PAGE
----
Italy: Adfruit aims for direct kiwifruit exports to China
After four years of sending its kiwifruit to China via Hong Kong, Verona-based Adfruit is now aiming to cut out intermediaries and sell directly to the mainland.
Adfruit owner Adelino Cordioli told www.freshfruitportal.com exports to the Far East had not increased as hoped in recent years with only 10 containers shipped to Hong Kong, Taiwan and the Chinese mainland in 2013-14, but that volume is set to at least double this season.
"This year the sizing is bigger than usual because we had lots of sun and lots of rain, but the quality will be very good I think," Cordioli said, adding that smaller sized fruit would still be available.
"They [Chinese customers] are trying to find much healthier fruits, so we think Italian kiwifruit will be very successful in China because they are very healthy, have high quality and a very good taste.
Even though Italy is the world's leading kiwifruit exporter, Cordioli said most individual companies did not have the volumes expected from Chinese buyers.
"For example they could ask for 40 containers, but usually an Italian company can only provide four containers. But we can improve because the fields are now producing more quantities, and also our partners are increasing their area," he said.
"It's very difficult for us to supply Chinese companies without knowing each other very well. So through an agency, maybe they will ask for one container per week and then put together all the containers from other companies and send them together.
"This affects the fruit quality. Too much of the time it is not always easy to find the same quality from every company, and this also affects the durability of the business relationship because maybe he [the buyer] is satisfied with the two containers I sent but not with the other from other companies, and he will not ask for Italian kiwifruit anymore."
While Italy's kiwifruit season from late September to May is counterseasonal to New Zealand's, Cordioli says the Oceanic country is still the number one competitor in China.
"They are very well-known everywhere, they achieve very good quality and they also have very good marketing, but with the past years of planting, harvesting and improving from the field through to customers, I think we have almost achieved the same quality as Zespri for the Hayward variety.
"Our customers and even their customers are confirming this."
Despite this positive feedback, that quality level has not yet translated to better prices for Italian kiwifruit.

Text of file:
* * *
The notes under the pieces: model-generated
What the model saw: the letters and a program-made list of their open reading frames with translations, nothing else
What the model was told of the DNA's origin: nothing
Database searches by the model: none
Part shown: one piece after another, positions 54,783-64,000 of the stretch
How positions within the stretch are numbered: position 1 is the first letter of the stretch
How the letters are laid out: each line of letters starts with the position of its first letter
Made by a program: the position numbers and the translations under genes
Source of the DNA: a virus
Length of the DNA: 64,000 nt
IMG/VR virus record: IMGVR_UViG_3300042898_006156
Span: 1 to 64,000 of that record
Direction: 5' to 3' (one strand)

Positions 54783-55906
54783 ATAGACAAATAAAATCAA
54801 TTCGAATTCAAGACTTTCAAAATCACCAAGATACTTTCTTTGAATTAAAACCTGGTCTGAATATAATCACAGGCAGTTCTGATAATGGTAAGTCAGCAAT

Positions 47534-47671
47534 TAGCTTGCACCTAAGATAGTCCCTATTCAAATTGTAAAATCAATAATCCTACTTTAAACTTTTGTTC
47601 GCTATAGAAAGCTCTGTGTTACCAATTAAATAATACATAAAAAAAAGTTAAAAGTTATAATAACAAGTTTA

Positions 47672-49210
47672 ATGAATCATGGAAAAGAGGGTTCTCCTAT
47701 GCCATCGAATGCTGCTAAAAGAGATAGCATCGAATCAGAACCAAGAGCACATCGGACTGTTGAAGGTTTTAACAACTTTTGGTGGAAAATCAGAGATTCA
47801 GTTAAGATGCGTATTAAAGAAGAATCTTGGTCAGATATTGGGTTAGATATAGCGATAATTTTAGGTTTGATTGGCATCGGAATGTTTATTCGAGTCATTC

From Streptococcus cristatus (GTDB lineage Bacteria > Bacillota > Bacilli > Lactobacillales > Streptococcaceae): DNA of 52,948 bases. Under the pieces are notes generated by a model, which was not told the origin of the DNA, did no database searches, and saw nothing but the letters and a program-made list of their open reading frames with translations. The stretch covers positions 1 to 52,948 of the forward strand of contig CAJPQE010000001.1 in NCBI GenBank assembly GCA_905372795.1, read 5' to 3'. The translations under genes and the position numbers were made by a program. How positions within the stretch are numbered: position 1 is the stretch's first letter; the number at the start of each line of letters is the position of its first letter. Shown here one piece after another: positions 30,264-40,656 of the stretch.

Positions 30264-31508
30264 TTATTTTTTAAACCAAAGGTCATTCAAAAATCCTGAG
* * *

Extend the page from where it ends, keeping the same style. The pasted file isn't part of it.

"The price is very different from New Zealand. In the European market it's about half the price but the quality is almost the same. In the Chinese market it’s about 70% of the New Zealand kiwifruit price," Cordioli said.
In terms of other competitors, the sales representative ruled out Greece due to differing quality, and said that while local Chinese production was improving it was "not really the same".
To try and get ahead in the market, Adfruit provides a range of packaging options including cartons, baskets and wrap that can be offered to either retailers or wholesalers. Additionally, the group takes interactivity to a new level with contact details on its labels.
"On our labels we put our direct contact on Skype and Whatsapp. For example, we are receiving some requests and messages on whatsapp directly from the customers about our products...that's very important for us."
When asked about other markets, he said indirect shipments were also going to Vietnam, Indonesia, Malaysia and New Zealand, but the big issue this year has been the Russian ban on EU produce.
"During the last season we sent about 40 containers to Russia, out of total exports of 300," he said.
"Of course this [ban] is a problem for us. We do hope to redirect that volume to the Far East and the Middle East, because most of the Italian kiwifruit companies are planning to send the fruits originally destined for Russia to western countries like the U.S. or Canada."
"As a company, historically we have been more interested in the eastern part of the world. We think it's the future."
A family company for three generations, Adfrut started production in the 19th century and also grows stonefruit such as peaches, nectarines, apricots and plums.